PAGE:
Wow. This is the second article today (here’s the first) that I wanted to repost in its entirety and was instructed not to. Do I detect a trend?
(Or have I simply not noticed before and so have often “violated” a rule that I didn’t know about? BTW: lots of other websites have reposted this article, ignoring the copyright. . . Should I do the same? What should be the rules on the internet, especially now, during civilizational collapse, when unvarnished or difficult to discern truth is hard to come by and needs to be repeated as often as possible.)
Once again, I will “obey the rule” and give you only part of the story that one of my mentors from way back in the ’60s, the acerbic and devastatingly insightful Noam Chomsky, now tells about where we are as a nation (nowhere) and how we got to this sorry state. Read the rest here: truthout.org.
by Noam Chomsky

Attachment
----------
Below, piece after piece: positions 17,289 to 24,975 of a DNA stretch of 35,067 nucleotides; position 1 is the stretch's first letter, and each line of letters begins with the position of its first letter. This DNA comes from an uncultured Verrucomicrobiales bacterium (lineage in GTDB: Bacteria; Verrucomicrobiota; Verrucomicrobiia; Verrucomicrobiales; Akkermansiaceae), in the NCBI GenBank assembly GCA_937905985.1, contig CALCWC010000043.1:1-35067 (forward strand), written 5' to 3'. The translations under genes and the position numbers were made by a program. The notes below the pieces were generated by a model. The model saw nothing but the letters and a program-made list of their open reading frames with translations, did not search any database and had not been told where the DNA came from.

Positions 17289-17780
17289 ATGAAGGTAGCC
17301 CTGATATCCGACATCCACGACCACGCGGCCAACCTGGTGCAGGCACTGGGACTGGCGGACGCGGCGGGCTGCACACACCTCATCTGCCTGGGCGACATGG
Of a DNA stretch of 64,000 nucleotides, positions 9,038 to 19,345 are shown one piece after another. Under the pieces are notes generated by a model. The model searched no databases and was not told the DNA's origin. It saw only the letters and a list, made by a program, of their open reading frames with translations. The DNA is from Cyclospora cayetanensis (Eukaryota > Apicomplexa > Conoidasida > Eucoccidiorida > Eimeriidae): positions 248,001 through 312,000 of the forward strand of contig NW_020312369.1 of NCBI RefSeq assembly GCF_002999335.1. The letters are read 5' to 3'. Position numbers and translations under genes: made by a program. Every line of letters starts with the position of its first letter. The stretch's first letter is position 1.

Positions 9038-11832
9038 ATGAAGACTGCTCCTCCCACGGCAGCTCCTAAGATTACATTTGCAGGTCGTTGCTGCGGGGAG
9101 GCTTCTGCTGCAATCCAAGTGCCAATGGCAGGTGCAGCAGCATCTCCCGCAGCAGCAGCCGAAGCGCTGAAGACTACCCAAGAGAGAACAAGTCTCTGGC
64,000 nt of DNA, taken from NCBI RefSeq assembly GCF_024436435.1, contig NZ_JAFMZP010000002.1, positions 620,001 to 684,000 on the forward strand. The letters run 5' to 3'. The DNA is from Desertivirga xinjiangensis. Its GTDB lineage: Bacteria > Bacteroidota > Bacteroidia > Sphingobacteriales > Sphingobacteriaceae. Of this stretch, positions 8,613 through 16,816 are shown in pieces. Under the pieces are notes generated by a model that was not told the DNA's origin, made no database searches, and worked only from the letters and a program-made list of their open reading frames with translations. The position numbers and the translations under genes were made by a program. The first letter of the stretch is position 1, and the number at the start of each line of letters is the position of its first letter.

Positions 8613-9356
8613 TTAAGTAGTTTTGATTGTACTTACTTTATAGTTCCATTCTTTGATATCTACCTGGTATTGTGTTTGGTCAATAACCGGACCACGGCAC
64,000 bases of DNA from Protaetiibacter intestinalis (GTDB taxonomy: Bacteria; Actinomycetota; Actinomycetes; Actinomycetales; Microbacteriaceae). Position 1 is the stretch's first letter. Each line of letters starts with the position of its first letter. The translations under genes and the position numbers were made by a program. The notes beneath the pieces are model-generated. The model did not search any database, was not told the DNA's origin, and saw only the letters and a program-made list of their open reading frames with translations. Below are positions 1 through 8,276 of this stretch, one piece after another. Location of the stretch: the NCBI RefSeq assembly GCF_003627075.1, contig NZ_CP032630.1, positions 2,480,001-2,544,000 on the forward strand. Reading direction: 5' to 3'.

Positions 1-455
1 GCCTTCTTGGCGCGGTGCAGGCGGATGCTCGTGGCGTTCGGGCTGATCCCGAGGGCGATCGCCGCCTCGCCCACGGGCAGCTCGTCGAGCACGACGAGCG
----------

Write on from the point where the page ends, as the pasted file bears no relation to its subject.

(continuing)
August 5, 2011
Corporate power’s ascendancy over politics and society – by now mostly financial – has reached the point that both political organizations, which at this stage barely resemble traditional parties, are far to the right of the population on the major issues under debate.
For the public, the primary domestic concern is unemployment. Under current circumstances, that crisis can be overcome only by a significant government stimulus, well beyond the recent one, which barely matched decline in state and local spending – though even that limited initiative probably saved millions of jobs.
For financial institutions the primary concern is the deficit. Therefore, only the deficit is under discussion. A large majority of the population favor addressing the deficit by taxing the very rich (72 percent, 27 percent opposed), reports a Washington Post-ABC News poll. Cutting health programs is opposed by overwhelming majorities (69 percent Medicaid, 78 percent Medicare). The likely outcome is therefore the opposite.
The Program on International Policy Attitudes surveyed how the public would eliminate the deficit. PIPA director Steven Kull writes, “Clearly both the administration and the Republican-led House (of Representatives) are out of step with the public’s values and priorities in regard to the budget.”
The survey illustrates the deep divide: “The biggest difference in spending is that the public favored deep cuts in defense spending, while the administration and the House propose modest increases . . . .
See truthout.org for the rest of this story.